Agenda item

Coronavirus Update

·       Group Chief Medical Director, Royal Free London NHS Foundation Trust

·       Director of Public Health, London Borough of Barnet


The Chairman invited the following to the meeting:


  • Dr Chris Streather, Group Chief Medical Director, Royal Free London NHS Foundation Trust
  • Dr Tamara Djuretic, Director of Public Health, London Borough of Barnet
  • Cllr Caroline Stock, Chairman, Health and Wellbeing Board, London Borough of Barnet


Dr Djuretic spoke to her presentation which provided an update on the Local Outbreak Control Plan which Local Authorities have been asked to produce in order to prevent local outbreaks and manage any that arise. Barnet has been selected as one of the Best Practice Groups which also included Camden, Hackney and Newham. The Group is bound by guiding principles agreed at a national level and underpinned by legislation.


Cllr Stock reported that the Health and Wellbeing Boards (HWBBs) have been asked by the government to work with the public to prevent and help resolve outbreaks. Two informal webinars had been held so far with community groups that are considered at higher risk of infection. The first webinar had been with Head Teachers and which 60 people had attended. The second webinar had been with the Faith Forum.  Cllr Stock added that the HWBB would like to be kept informed about any areas that they should address.


Dr Djuretic added that Local Authorities have powers to impose local lockdowns and more details are awaited on this. She stated that London is fortunate in having the Public Health England London Corona Response Cell (PHE LCRC) which is providing help with contact tracing in Barnet. The PHE LCRC has also published a series of action cards for prevention and management of outbreaks in various settings.


Dr Djuretic added that the work to support vulnerable people continues, including supporting them to self-isolate and providing information on testing. Barnet has been part of the national Best Practice Group Network and contributed to a guide for Care Settings, people with dementia, learning disabilities and mental ill health as well as places of worship. Barnet has implemented a Communications strategy to support its Outbreak Control Plan. This includes raising awareness on NHS Test and Trace, and focuses on houses of multiple occupancy (HMO) and landlords, as HMOs have been shown to be a risk in some areas.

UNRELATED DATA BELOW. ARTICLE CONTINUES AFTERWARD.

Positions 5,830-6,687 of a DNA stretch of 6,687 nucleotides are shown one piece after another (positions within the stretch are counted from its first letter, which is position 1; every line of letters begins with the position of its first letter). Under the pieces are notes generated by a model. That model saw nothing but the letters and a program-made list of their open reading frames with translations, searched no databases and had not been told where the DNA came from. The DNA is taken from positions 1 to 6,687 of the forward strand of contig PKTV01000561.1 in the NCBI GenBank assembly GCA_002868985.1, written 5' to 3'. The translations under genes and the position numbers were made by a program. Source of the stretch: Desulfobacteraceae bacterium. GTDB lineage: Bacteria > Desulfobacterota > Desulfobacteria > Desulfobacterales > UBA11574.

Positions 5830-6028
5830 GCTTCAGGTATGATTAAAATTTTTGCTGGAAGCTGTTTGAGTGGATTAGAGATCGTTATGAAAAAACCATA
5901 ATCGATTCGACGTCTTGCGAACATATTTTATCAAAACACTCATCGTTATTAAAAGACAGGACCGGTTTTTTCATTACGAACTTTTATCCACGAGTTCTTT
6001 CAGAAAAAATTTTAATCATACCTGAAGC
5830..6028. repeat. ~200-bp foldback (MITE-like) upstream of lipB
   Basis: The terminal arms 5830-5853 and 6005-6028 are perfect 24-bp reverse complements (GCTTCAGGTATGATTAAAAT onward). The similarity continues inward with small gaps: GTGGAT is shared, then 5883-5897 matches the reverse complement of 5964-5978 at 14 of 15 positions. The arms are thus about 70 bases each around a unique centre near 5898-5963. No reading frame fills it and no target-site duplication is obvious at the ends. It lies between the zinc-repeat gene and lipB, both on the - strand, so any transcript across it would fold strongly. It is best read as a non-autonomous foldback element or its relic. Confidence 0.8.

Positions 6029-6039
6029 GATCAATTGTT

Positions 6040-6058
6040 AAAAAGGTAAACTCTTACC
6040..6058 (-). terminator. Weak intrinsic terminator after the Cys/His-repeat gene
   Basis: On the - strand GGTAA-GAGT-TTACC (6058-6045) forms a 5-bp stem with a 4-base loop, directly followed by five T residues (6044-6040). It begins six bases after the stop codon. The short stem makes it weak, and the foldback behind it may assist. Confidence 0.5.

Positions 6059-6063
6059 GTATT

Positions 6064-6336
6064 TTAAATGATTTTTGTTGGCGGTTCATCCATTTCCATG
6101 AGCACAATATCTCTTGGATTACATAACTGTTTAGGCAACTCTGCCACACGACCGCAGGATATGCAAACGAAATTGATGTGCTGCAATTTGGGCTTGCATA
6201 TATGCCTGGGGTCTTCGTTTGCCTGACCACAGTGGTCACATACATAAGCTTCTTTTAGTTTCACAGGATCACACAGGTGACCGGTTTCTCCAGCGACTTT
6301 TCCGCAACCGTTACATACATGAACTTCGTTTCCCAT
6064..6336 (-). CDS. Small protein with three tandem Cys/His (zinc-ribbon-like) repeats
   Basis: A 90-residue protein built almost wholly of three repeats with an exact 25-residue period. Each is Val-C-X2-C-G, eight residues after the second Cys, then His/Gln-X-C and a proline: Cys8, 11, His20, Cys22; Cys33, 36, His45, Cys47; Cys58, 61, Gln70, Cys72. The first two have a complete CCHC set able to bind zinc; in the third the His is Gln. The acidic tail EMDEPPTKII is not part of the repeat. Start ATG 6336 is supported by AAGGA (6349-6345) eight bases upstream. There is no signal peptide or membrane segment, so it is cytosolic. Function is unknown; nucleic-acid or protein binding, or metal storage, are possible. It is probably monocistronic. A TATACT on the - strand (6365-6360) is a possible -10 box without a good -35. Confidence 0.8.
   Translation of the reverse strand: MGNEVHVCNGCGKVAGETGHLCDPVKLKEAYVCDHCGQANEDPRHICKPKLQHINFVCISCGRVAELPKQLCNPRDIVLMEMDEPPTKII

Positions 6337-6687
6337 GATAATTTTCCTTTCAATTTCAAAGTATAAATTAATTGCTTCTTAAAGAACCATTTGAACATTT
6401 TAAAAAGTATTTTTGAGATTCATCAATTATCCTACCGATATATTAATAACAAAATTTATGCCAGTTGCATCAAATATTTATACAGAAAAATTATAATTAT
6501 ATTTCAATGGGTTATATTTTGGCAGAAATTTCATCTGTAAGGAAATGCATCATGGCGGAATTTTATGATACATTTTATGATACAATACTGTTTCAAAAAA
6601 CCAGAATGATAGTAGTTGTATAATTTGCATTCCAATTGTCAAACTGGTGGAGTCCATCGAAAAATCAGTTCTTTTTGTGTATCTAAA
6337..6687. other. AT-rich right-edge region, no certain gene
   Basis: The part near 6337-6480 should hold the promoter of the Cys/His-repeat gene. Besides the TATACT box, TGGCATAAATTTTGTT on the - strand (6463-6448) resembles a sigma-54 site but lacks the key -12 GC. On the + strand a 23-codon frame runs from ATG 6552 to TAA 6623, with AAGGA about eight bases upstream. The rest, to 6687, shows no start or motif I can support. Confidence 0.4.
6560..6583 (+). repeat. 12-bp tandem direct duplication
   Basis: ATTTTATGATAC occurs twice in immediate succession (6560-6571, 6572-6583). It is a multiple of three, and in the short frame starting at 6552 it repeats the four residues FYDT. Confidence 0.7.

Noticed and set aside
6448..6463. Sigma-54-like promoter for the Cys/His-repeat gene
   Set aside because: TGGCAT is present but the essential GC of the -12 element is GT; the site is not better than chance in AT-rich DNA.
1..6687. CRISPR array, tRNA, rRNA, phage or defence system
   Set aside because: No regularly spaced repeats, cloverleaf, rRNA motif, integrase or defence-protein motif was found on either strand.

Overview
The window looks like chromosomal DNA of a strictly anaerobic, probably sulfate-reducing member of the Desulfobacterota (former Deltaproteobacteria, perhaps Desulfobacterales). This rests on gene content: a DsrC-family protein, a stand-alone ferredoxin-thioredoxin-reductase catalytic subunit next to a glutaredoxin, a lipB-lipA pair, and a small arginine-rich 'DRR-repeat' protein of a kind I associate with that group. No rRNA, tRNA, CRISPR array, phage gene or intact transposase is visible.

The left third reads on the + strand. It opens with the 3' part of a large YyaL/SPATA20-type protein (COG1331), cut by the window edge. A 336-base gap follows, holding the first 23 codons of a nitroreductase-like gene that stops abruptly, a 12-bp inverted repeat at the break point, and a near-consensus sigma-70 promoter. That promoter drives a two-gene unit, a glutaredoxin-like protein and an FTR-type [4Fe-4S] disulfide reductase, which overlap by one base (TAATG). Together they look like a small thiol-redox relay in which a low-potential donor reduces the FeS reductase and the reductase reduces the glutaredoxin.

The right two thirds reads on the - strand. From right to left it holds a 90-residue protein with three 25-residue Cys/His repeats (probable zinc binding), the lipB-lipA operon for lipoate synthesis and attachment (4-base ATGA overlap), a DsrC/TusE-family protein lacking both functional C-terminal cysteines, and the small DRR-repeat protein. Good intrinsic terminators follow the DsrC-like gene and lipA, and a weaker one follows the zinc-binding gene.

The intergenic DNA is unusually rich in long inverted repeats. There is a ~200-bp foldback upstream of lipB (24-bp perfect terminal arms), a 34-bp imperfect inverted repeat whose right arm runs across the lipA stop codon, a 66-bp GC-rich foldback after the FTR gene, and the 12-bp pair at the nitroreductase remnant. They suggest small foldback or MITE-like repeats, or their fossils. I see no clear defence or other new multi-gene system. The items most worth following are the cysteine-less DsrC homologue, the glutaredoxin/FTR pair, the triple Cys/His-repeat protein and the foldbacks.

Dr Djuretic reported that Local Authorities, GPs and others are expected to assist with data sharing during an outbreak and adopting a proactive approach in line with the requirements set out by the Secretary of State for Health.


A Member enquired what the data from NHS Test and Trace showed so far for Barnet. Dr Djuretic responded that Barnet has received notice of around 70 people testing positive for Coronavirus since Test and Trace began. In Barnet over 80% of cases and contacts had been traced, including those in Care Settings. Dr Djuretic added that she would share more data with the HOSC, when available.


A Member asked whether recent reports that the Test and Trace technology did not work were true. Dr Djuretic noted that the NHS application that had been piloted on the Isle of Wight had been found to be not as effective as telephone contact tracing, so it had not been launched nationally. The Government would be investigating a new Test and Trace App further from September.


A Member asked why Barnet has been chosen as part of the Best Practice Group. Dr Djuretic responded that this was probably because Barnet has managed the pandemic response well so far and the fact that it has a large number of Care Settings and is an outer London Borough. Barnet is leading on a Best Practice Group Network toolkit for Care Settings and places of worship, Camden is leading on transport and Newham and Hackney have been asked to provide guides on engaging with Black, Asian and Minority Ethnic (BAME) communities.